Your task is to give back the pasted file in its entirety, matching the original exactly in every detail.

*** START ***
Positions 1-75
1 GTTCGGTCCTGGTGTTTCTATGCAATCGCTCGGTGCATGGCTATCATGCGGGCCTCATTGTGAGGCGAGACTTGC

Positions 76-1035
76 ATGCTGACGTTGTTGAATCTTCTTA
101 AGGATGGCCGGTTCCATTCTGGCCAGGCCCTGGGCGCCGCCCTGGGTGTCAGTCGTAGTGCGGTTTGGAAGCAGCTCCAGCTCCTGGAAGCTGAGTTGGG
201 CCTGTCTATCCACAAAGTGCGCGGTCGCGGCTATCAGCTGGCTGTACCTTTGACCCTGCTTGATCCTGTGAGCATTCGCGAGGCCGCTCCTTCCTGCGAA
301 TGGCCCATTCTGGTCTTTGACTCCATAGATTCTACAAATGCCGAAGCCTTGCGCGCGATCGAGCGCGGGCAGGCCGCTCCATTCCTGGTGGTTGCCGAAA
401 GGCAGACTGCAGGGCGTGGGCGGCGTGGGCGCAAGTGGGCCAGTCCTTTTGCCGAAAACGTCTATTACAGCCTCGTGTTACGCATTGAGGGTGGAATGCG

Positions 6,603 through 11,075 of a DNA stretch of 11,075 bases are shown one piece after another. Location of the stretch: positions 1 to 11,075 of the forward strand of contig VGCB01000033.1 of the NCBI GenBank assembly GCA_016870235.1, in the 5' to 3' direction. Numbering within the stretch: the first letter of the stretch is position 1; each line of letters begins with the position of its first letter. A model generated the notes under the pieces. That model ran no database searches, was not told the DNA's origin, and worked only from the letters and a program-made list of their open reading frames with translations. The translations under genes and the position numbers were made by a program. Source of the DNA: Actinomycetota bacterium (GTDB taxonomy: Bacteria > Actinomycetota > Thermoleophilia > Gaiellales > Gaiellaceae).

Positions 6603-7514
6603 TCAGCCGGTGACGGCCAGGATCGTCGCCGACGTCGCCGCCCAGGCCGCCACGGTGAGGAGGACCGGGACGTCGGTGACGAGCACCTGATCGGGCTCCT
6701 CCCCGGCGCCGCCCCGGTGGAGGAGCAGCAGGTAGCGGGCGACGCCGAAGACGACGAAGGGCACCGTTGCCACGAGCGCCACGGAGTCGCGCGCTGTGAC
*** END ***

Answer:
Positions 1-75
1 GTTCGGTCCTGGTGTTTCTATGCAATCGCTCGGTGCATGGCTATCATGCGGGCCTCATTGTGAGGCGAGACTTGC

Positions 76-1035
76 ATGCTGACGTTGTTGAATCTTCTTA
101 AGGATGGCCGGTTCCATTCTGGCCAGGCCCTGGGCGCCGCCCTGGGTGTCAGTCGTAGTGCGGTTTGGAAGCAGCTCCAGCTCCTGGAAGCTGAGTTGGG
201 CCTGTCTATCCACAAAGTGCGCGGTCGCGGCTATCAGCTGGCTGTACCTTTGACCCTGCTTGATCCTGTGAGCATTCGCGAGGCCGCTCCTTCCTGCGAA
301 TGGCCCATTCTGGTCTTTGACTCCATAGATTCTACAAATGCCGAAGCCTTGCGCGCGATCGAGCGCGGGCAGGCCGCTCCATTCCTGGTGGTTGCCGAAA
401 GGCAGACTGCAGGGCGTGGGCGGCGTGGGCGCAAGTGGGCCAGTCCTTTTGCCGAAAACGTCTATTACAGCCTCGTGTTACGCATTGAGGGTGGAATGCG

Positions 6,603 through 11,075 of a DNA stretch of 11,075 bases are shown one piece after another. Location of the stretch: positions 1 to 11,075 of the forward strand of contig VGCB01000033.1 of the NCBI GenBank assembly GCA_016870235.1, in the 5' to 3' direction. Numbering within the stretch: the first letter of the stretch is position 1; each line of letters begins with the position of its first letter. A model generated the notes under the pieces. That model ran no database searches, was not told the DNA's origin, and worked only from the letters and a program-made list of their open reading frames with translations. The translations under genes and the position numbers were made by a program. Source of the DNA: Actinomycetota bacterium (GTDB taxonomy: Bacteria > Actinomycetota > Thermoleophilia > Gaiellales > Gaiellaceae).

Positions 6603-7514
6603 TCAGCCGGTGACGGCCAGGATCGTCGCCGACGTCGCCGCCCAGGCCGCCACGGTGAGGAGGACCGGGACGTCGGTGACGAGCACCTGATCGGGCTCCT
6701 CCCCGGCGCCGCCCCGGTGGAGGAGCAGCAGGTAGCGGGCGACGCCGAAGACGACGAAGGGCACCGTTGCCACGAGCGCCACGGAGTCGCGCGCTGTGAC